Visit from APHA/DEFRA Bee Inspectors

24 July 2021

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During the warm weather we welcomed our local seasonal bee inspector Maggie and the regional bee inspector Francis to the farm. It’s always a pleasure to see them and never a chore. A chance to have a good chat about life as well as bees and beekeeping.

For those who do not know APHA, the Animal and Plant Health Agency, which is a sub division of DEFRA, Department for Environment, Food and Rural Affairs have inspectors that deal with the health of bee colonies and are responsible for national monitoring and advise on challenges. They pay regular visits to beekeepers of all sizes, whether you have a single colony or a thousand.

Frank inspecting woodland apiary

The set up can be quite strange as within a devolved Wales as we have a minister in charge of Rural Affairs but the bee inspectors as they come under the National Bee Unit in Yorkshire. There is an argument that a centralised unit for bee health may be beneficial, but when the NBU has a role to play in policy decision making, are we bypassing decision makers in Welsh Government? Or even worse just following England’s path, when the challenges can be different here in Wales? We, after all, have different geography and yields tend to be half that across the border due to challenges. But this is also a bonus as it tastes great as we have fewer pesticides and more wildflowers!

The inspectors were friendly as always and, at least here, I hope we have a bit of fun at the same time. Francis, the region bee inspector (RBI) I first met in 2004, so we go back a number of years. Maggie, the seasonal bee inspector we have met a few times over the last 7 or more years (sorry, I cant remember the first year we met!) is always charming and fun. Both are well experienced beekeepers and are a joy to be around. There was only 1 colony in which we had trouble and was highlighted prior, and sadly had to be destroyed after confirmation tests on site. It will be interesting to hear what the lab results will say of its origin.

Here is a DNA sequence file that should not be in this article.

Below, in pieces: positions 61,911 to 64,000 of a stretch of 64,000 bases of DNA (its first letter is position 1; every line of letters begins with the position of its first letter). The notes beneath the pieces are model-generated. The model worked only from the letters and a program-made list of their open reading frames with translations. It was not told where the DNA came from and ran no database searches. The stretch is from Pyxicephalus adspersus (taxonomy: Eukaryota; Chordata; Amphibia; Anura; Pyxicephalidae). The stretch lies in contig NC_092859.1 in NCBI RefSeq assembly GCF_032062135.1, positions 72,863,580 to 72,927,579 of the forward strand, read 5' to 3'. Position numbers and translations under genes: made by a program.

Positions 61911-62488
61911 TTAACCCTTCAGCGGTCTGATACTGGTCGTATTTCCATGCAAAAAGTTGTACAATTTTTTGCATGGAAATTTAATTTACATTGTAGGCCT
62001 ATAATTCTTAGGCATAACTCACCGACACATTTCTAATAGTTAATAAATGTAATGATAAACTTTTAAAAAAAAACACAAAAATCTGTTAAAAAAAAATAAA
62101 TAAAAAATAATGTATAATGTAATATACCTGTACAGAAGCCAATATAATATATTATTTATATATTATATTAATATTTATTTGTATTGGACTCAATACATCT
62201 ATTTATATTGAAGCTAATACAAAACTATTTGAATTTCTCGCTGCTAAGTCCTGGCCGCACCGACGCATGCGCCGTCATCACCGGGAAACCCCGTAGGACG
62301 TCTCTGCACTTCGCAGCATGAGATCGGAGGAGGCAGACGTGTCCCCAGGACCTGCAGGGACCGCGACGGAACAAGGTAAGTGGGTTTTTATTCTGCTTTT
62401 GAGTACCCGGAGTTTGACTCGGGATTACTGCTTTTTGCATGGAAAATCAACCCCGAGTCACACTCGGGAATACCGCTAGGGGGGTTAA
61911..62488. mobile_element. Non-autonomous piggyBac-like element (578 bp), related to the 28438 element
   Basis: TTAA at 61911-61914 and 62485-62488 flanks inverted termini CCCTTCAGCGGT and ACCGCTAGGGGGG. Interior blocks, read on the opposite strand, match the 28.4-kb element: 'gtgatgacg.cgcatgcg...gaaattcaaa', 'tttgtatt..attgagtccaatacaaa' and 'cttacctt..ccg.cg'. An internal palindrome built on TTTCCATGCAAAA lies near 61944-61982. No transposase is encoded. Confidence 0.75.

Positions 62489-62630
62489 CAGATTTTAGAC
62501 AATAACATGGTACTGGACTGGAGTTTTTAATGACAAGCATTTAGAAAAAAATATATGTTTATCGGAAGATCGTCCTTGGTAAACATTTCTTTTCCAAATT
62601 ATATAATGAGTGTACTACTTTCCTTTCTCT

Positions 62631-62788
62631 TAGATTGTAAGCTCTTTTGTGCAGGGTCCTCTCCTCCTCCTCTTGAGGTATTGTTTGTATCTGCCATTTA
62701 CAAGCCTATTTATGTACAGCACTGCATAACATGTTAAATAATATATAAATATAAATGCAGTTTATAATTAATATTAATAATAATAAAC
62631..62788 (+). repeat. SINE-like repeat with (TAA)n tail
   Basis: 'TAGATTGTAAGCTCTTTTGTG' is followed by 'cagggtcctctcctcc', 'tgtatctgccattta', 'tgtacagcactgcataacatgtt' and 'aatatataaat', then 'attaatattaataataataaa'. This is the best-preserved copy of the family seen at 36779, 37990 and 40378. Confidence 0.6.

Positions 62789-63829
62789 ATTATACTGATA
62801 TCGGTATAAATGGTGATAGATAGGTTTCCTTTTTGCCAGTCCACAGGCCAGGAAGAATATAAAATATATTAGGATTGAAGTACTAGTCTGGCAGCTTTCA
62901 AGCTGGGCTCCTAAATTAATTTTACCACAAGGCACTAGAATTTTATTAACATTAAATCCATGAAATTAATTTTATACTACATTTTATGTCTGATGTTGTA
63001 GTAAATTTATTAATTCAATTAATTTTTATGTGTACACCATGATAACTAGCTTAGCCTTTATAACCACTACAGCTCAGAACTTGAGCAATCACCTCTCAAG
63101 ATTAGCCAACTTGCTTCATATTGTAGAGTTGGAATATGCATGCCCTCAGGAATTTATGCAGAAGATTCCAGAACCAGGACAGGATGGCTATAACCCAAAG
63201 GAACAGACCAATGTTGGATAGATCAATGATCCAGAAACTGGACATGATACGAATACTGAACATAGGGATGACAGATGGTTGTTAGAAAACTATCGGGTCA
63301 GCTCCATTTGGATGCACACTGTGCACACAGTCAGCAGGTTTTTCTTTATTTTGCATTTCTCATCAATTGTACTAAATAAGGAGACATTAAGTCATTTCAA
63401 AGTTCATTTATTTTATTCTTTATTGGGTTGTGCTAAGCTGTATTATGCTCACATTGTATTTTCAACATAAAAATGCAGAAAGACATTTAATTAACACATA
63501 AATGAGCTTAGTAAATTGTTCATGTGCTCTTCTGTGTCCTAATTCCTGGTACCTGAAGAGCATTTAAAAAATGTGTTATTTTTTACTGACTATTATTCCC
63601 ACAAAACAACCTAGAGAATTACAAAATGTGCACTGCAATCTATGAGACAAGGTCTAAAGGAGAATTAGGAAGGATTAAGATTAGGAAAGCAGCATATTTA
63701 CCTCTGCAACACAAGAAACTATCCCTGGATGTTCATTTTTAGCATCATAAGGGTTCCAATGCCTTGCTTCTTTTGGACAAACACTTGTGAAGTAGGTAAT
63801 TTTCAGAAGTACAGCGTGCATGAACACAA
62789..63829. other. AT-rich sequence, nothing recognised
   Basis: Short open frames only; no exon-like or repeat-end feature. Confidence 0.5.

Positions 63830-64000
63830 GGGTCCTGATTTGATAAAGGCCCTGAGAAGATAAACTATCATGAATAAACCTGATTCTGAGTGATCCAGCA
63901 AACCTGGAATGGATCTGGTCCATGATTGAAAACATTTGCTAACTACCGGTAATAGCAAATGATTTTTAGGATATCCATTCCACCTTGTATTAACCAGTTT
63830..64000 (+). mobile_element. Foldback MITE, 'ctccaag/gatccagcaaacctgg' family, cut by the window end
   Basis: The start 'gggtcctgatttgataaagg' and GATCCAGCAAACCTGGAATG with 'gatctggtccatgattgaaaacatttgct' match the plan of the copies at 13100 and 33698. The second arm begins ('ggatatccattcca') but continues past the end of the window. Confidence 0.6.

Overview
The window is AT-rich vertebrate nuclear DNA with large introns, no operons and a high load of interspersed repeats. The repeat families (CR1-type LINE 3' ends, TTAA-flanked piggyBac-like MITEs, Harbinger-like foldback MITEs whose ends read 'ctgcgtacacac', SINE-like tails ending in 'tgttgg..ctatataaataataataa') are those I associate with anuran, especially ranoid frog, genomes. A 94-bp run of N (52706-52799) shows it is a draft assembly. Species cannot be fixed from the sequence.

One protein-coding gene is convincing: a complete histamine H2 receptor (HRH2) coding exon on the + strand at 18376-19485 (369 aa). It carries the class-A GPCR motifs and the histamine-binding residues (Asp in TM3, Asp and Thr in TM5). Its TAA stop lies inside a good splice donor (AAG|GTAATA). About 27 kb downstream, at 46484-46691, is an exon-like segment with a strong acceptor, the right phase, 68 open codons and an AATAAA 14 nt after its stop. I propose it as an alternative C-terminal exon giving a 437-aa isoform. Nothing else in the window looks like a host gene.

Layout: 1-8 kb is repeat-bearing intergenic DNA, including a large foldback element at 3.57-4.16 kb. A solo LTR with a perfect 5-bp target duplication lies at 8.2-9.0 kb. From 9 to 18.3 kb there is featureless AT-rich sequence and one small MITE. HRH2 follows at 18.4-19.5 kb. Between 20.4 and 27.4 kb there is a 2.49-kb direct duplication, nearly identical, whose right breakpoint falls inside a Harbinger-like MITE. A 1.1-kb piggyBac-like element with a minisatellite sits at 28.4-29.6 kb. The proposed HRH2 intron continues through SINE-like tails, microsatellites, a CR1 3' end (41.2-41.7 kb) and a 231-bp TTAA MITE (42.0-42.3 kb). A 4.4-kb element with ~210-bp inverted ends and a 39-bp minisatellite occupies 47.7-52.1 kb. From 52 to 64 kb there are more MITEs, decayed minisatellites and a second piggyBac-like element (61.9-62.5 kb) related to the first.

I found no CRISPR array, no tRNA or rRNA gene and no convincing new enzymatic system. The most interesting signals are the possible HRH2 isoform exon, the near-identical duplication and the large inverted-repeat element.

Frank and Maggie inspection apiary

Some beekeepers have participated in the DASH scheme, a system where bee inspectors no longer visit beekeepers but rely on a few days course at the NBU (National Bee Unit). I must stress this is only available to larger commercial beekeepers. I will be honest, and we have expressed this to our bee inspectors, we think that this process is flawed. We were offered the opportunity to participate on DASH a number of years ago but we oppose it on its principle. Effectively its marking your own homework.

For as long as we are willing to learn from others bee inspectors should be welcomed. Sometimes, and this will be a case for elsewhere, the bee inspectors have less experience than the beekeepers they are visiting. But if you have nothing to hide why oppose it? For as long as it’s a free process why oppose it? If the bee inspectors has far less experience can’t we help educate those?

Frank and Maggie

So, for as long as the visits are cordial and are concerned with animal health and welfare what’s the opposition? Are we as beekeepers really too big for our boots to take any advice? We look forward to the next visit and chew the cud!

Visit from APHA/DEFRA Bee Inspectors